That this would be no Born in the U.S.A. II seemed clear even before the lights went down. As all his fans know, Springsteen is now several things he was not when that album came out in 1984: He is a major folk hero with whom even the President tried to align himself in his reelection campaign; he is astoundingly wealthy ("Been paid a king's ransom for doin' what comes naturally," he sings on his latest album, Tunnel of Love); he is 38 years old; and perhaps most important, he is married to ex-model Julianne Phillips. All these things have combined to change his perspective. When Springsteen released Tunnel last October, it proved to be a lean, haunting record about men and women trying to tell the difference between their weaknesses and their need for each other. It hit No. 1 on the charts for only a week in November, and though it has sold more than two million copies and earned critical praise, it has yielded no throbbing anthem in the vein of Born in the U.S.A. The question remained, how would Springsteen build a concert around such challenging, intimate stuff?
Springsteen took the stage wearing a white dress shirt and an ivory vest with gold buttons. He looked grown up, and as grown-ups are wont to do, he got to the serious stuff right away. In the 75-minute first set, he wove five Tunnel Tunes around such perennials as Cover Me and Adam Raised a Cain. The set was itself a tunnel of love: dark, close and intense, lightening only at the end with rousing renditions of War and Born in the U.S.A. Then, in the second set, the Boss began to burn. He introduced I'm a Coward When It Comes to Love and the reggae-based Part Man, Part Monkey, launched into Dancing in the Dark and signed off thunderously with Light of Day, his theme song for the Paul Schrader film. By then he was down to a black T-shirt and soaking wet—drenched with sweat and the cups of water he'd poured over his head.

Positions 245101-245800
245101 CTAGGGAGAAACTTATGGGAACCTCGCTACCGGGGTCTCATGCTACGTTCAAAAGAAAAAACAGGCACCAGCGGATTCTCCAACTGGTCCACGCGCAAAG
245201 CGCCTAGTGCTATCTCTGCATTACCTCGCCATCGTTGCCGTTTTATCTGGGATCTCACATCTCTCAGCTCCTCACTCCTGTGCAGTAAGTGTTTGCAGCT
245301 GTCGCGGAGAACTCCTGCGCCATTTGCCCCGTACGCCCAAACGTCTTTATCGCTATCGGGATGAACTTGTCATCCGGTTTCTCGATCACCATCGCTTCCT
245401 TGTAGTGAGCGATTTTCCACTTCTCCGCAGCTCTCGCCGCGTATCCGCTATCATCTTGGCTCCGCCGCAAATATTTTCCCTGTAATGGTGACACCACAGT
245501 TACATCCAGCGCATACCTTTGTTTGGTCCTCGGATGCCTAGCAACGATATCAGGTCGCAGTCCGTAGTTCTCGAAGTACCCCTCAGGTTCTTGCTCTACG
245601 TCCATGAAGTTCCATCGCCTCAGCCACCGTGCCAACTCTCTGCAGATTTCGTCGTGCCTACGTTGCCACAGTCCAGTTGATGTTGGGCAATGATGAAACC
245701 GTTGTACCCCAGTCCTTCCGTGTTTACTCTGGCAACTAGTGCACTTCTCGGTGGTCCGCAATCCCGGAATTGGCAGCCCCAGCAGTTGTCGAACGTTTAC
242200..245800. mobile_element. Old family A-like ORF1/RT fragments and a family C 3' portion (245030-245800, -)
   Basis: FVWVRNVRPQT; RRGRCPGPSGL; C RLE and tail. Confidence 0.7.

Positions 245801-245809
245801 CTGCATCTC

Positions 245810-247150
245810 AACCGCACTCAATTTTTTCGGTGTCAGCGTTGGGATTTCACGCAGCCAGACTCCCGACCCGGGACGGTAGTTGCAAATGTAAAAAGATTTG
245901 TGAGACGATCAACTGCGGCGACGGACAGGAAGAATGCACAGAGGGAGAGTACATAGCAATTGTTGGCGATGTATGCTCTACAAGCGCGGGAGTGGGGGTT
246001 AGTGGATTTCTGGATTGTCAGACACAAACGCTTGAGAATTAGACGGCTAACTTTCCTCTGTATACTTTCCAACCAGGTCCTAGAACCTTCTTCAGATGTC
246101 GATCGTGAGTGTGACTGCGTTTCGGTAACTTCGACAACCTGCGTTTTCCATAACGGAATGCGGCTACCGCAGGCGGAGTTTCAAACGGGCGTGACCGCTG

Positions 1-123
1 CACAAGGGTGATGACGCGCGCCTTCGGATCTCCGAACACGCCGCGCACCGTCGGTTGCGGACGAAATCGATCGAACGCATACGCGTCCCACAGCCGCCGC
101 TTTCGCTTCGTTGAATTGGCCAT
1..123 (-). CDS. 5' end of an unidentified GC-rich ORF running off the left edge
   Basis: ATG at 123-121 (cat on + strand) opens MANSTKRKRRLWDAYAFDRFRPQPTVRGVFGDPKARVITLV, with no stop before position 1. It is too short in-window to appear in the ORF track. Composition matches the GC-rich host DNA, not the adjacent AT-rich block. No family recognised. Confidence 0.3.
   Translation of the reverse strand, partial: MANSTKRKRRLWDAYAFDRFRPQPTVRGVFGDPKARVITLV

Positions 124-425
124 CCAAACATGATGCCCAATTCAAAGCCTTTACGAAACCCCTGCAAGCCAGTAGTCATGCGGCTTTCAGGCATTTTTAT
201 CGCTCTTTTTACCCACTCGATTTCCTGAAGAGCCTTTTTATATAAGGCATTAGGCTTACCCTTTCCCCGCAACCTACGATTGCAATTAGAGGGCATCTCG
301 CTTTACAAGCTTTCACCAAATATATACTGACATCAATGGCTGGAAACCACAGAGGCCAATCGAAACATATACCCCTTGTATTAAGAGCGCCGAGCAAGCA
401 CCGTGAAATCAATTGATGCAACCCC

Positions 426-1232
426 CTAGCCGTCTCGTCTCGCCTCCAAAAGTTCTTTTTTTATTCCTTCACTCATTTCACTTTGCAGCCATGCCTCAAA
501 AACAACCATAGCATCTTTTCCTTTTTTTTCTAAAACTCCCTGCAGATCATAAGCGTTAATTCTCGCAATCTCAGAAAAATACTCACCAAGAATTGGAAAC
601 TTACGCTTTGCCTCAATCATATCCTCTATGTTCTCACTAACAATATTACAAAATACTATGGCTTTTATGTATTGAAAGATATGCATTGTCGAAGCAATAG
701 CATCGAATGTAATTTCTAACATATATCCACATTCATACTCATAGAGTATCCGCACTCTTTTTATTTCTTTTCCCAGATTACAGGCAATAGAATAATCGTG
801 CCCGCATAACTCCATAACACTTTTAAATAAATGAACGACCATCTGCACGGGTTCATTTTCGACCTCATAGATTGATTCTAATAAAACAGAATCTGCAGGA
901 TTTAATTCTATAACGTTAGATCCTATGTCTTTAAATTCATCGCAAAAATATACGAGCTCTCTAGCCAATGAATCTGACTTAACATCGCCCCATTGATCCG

A three-minute standing ovation brought him back. "I forgot how much work this is," he said with a laugh. "One of the hardest things for me over the past 10 years has been trying to understand what growing up and being a man is all about, and trying to make some sort of home for myself, and then trying to hold on to it." Then he strummed a stirring, solo Born to Run, presenting it as a farewell to a part of his life he wished to move beyond but not to forget. When the song ended he seemed to have gone back in time, back to E Street. The encores kept coming, and Bruce kicked up his heels. He had earned the right to be a kid again for a time, and so had everyone in the hall.
Among the 13,000 fans who jammed the Centrum in Worcester, Mass., for Bruce Springsteen's first concert in 2½ years was a young man from L.A. who said he'd seen the Boss perform 147 times on three continents. Other devotees were seeing him for the 10th or 20th or 30th time. Yet, in a real sense, none of them had more than glimpsed the Springsteen they were about to behold at the opening of this (so far) six-week, 11-city tour: somber, introspective and relentlessly focused on the responsibilities of love.